California’s ambitious and expensive plan to reduce greenhouse gas emissions from landfills may itself be headed for the trash heap.
A state oversight panel is recommending that California pause implementation of Senate Bill 1383, which requires cities and counties to offer organic waste recycling, because it is riddled with problems and falling short of its goals, according to a draft report provided to KTLA.
The law set benchmarks for reducing the amount of organic waste sent to landfills by 50% by 2020 and 75% by 2025, using 2014 as a baseline.
Instead, only about half of local governments are participating in the program and the amount of organic waste in landfills has actually increased in recent years, the Little Hoover Commission said in the draft.
“Despite the importance of diverting organic waste, the state not only missed its 2020 target but sent a million tons of organic waste above the 2014 baseline to landfills,” the report states. “To this point, there has been insufficient progress to make the 2025 goal realistic.”
SB 1383 passed and was signed into law in 2016 to reduce methane emissions, which have been linked to poor air quality, public health issues, and climate change. It didn’t fully take effect until January 2022, but the commission found only about half of California’s 540 local jurisdictions were prepared by then, despite the threat of $10,000 per day fines.
For their part, homeowners are asked to place food scraps, yard clippings, and other organic materials into bins that are collected along with regular trash and recycling, assuming their government offers the service. The material is then converted into products that can be used as compost or fuel.
Among the many hurdles to SB 1383’s success are cost and infrastructure, the report says.
For example, a $100 million anaerobic digester in Perris, California, took six years to permit and construct. The demands placed on rural communities, which produce very little organic waste compared to heavily populated areas, were not considered, commissioners said.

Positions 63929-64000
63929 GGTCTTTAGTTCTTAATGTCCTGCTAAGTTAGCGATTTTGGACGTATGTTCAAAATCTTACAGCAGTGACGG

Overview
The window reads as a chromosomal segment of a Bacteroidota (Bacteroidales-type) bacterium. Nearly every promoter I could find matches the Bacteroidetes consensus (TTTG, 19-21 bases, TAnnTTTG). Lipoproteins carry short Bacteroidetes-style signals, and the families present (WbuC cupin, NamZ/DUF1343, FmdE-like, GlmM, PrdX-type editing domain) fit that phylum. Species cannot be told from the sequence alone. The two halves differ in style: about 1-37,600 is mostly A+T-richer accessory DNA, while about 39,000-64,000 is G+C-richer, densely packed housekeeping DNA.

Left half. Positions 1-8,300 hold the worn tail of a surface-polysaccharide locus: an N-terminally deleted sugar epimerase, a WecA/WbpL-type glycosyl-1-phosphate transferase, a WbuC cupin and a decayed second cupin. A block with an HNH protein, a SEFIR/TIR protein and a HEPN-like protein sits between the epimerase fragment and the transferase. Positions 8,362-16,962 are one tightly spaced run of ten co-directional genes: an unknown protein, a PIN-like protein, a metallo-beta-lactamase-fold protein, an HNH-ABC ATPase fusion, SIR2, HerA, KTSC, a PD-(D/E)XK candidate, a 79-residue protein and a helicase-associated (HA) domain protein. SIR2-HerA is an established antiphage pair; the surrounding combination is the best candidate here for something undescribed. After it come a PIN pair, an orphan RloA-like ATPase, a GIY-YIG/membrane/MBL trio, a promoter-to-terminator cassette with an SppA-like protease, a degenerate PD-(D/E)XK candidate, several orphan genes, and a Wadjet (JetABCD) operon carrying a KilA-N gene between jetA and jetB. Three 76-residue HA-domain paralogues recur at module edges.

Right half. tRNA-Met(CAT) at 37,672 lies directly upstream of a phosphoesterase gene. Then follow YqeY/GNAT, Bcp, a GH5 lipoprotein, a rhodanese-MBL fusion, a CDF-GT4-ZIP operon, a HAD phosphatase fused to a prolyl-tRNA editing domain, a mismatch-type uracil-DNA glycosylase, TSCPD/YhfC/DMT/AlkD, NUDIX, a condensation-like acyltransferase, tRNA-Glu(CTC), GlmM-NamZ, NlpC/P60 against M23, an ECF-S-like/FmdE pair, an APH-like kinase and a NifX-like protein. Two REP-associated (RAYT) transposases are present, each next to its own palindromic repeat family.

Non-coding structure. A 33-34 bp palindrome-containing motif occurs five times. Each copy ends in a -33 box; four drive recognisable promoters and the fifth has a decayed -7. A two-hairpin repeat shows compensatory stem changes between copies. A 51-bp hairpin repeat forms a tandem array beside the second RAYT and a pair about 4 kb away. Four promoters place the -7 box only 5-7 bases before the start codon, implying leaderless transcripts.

“Many rural communities lack curbside trash pickup (or curbs) and paved roads that can accommodate heavy garbage trucks. Instead, residents self-haul their refuse to local transfer stations.”
The panel also found very limited existing demand for processed organic waste, which lawmakers tried to address in 2016 by requiring local governments to purchase it from state facilities.
The panel is recommending that California temporarily pause SB 1383 until it can do a better job educating the public about its goals, create reasonable and clear guidelines for implementation, and carve out exemptions for “low-population, low-waste counties.”
CalRecycle, the agency that oversees the program, argues that pausing it -even temporarily- would be a big mistake.
“Holding and pausing (Senate Bill) 1383 would be absolutely, absolutely detrimental… We’ve spent nearly half a billion dollars in California to jump start 1383 in organic recycling and a lot of that would be halted,” Rachel Wagoner, director of CalRecycle, told the commission in May, according to CalMatters.
The panel says the problem doesn’t lie with the goals of SB 1383, but rather the current approach to implementing it.
“The state must reduce its landfill methane emissions, and it must do so in a way that is transparent, compatible with its larger climate strategy, and has the buy-in of the Californians it protects,” the report states.
The Little Hoover Commission’s final report is expected to be released in early June, its Executive Director, Ethan Rarick, told KTLA. State lawmakers will ultimately decide how to proceed.
The Commission is comprised of current and former state politicians and policy experts.